In definition, mammary sarcomas are a heterogeneous group of malignant neoplasms that arise from the mammary stroma . Excluded from this presentation are malignant lymphoid and hematopoietic tumours such as non-Hodgkin’s lymphomas, myelomas and granulocytic sarcomas, which have been rarely reported in the literature [3, 4]. Sarcomas are extremely rare in the breast because most of previously diagnosed sarcomas, including some with obvious differentiation such as osteosarcoma or chondrosarcoma, were later proven to be sarcomatoid metaplastic carcinomas (MCs) due to modern immunohistochemical applications . Therefore, the diagnosis of MCs must be excluded first by performing immunohistochemistry with adequate epithelial markers for suspected sarcomas in the breast pathology, as examined in our case with pan-CK, CK7, CK8/18 and basal-cell type CKs.
Among mammary sarcomas, a few do lack specific differentiation as reported by Leibl and Moinfar . In histopathology, these tumours were composed of spindle cells with varying collagen fibrous matrix in most cases or myxoid matrix in a few. The spindle cells displayed highly polymorphic nuclei with numerous and frequent atypical mitoses, which confirmed the diagnosis of high-grade tumours. In immunohistochemistry, the tumours expressed CD10 consistently and therefore were denominated as NSCD10. NSCD10s were considered as a variant of sarcomas with myoepithelial features as indicated as expression of other myoepithelial markers including SMA, P63, CD29 and Calponin to a variable degree . According to the criteria of histology and immunophenotype, our case was also supposed to be diagnosed of NSCD10.
The perspective electron microscope observation was also performed in our case. In agreement with the negativity of all epithelial markers, no evidence of epithelial differentiation was found. However, though CD10 was strongly and extensively positive, no evidence of myogenic differentiation was found either. These results also support the opinion that none of available so-called myoepithelial markers is specific for myoepithelial cells until now. It is a pity that electron microscope investigations had not been included in the report of Leibl and Moinfar . Since myofibroblastic features are generally more easily documented by electron microscope rather than immunohistochemistry in poorly differentiated sarcomas, our case seemed more to fit into an undifferentiated sarcoma. Thus, it put forward a question whether NSCD10s were actually one type of undifferentiated sarcomas.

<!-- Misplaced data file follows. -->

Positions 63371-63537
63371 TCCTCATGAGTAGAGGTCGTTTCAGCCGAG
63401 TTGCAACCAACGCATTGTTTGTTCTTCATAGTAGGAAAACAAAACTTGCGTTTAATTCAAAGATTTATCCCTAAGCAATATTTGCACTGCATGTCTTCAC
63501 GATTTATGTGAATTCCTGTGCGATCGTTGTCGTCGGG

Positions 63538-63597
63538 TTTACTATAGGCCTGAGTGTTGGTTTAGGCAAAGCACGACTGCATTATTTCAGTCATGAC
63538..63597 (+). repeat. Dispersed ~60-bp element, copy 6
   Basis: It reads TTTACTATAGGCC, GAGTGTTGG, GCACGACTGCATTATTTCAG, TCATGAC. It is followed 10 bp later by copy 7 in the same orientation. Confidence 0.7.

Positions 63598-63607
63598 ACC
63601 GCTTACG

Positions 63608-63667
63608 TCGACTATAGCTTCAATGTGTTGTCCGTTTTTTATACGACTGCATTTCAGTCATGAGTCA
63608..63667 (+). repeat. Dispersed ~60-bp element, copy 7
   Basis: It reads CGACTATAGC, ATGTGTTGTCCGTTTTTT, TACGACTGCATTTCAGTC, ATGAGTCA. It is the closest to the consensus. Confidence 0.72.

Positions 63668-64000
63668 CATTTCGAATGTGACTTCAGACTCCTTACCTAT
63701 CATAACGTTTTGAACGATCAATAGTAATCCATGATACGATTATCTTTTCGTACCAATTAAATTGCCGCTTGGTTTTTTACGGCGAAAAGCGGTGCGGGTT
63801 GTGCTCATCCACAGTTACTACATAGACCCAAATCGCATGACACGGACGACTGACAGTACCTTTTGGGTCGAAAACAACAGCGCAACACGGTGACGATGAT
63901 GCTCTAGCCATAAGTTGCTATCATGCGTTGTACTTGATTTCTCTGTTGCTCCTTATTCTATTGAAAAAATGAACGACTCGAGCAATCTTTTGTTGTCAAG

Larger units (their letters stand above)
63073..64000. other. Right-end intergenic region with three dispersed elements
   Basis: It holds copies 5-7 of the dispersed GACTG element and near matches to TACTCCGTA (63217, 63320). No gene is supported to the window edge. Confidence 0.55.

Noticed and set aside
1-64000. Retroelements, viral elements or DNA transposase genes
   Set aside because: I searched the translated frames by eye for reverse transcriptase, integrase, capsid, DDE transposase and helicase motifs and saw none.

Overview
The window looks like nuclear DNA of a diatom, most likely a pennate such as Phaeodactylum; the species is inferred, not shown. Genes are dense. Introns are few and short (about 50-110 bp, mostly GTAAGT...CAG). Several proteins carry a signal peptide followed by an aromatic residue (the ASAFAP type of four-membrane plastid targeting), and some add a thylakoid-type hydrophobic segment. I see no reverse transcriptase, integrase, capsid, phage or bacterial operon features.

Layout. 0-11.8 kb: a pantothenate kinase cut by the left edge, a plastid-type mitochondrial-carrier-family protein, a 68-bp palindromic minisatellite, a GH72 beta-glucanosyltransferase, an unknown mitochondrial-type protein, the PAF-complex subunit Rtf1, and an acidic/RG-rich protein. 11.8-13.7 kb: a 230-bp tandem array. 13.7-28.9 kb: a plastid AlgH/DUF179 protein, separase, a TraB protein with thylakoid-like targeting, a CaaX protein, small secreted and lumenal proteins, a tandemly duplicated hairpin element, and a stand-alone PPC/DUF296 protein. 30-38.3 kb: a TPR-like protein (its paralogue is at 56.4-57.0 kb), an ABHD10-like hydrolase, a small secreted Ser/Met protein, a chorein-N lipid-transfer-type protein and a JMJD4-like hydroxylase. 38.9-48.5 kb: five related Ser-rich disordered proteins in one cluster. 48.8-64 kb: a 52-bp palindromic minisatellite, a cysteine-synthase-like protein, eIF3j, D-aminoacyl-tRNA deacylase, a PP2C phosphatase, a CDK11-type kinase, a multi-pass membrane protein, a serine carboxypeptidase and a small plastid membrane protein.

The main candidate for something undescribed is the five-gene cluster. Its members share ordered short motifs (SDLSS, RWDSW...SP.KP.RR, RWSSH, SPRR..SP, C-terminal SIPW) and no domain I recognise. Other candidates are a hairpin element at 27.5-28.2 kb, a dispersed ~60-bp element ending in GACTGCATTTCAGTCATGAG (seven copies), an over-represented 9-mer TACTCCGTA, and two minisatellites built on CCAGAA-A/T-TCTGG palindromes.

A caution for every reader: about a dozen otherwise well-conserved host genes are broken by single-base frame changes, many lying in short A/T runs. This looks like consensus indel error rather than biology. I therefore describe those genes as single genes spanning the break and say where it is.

In the process of diagnosis, malignant phyllodes tumour (PT) had ever been taken into account since the tumour demonstrated atypical leaf-like feature locally. While PTs usually display leaf-like biphasic structure, some cases with obvious stromal overgrowth may lack it, especially high-grade or recurrent PTs. In addition, the feature of the patient’s history, which suggested a probably benign or borderline lesion at first and then sarcomatous overgrowth, is one of common phenomena in malignant PTs. In this situation CD34 is a valuable marker as PTs are frequently positive for CD34 [5, 6]. The negativity of CD34 in this case was one of the strong evidences against diagnosis of malignant PTs.
Stable expression of CD10 is one of the most striking features of NSCD10s. CD10, also called common acute lymphoblastic leukemia antigen (CALLA), initially recognised to be expressed by lymphoid precursor cells and some B cells, and mainly applied in diagnosis of haematological malignancies. CD10 is also now used for diagnosis of various non-haematological neoplasms, such as endometrial stromal tumours, renal cell carcinomas. In breast, CD10 is often adopted as a marker for myoepithelial cells in differential diagnosis . Recently, the role of CD10 has been noticed in diagnosis and prognosis of PTs. A progressive and significant increase of stromal cell CD10 expression in mammary fibroepithelial lesions with the ability to metastasis had been reported by two groups respectively [8, 9]. Among all types of fibroepithelial lesions, expression of CD10 was the greatest in malignant PTs, in which the positive cells ratios were about 20% and staining intensity was moderate to strong. The expression of CD10 in our case was much more extensive and intensive than those of malignant PTs, which was another proof against diagnosing PTs. Given that CD10 is a cell surface neutral endopeptidase, one member of metalloprotease family, its role of facilitating malignant potential would be explained , which was also supported in the breast and colorectal carcinoma [10, 11]. It is reasonably inferred that NSCD10s may rank the top of PTs if they were seen as a continuous spectrum since an increasing trend in CD10 expression with malignancy grade in fibroepithelial neoplasms.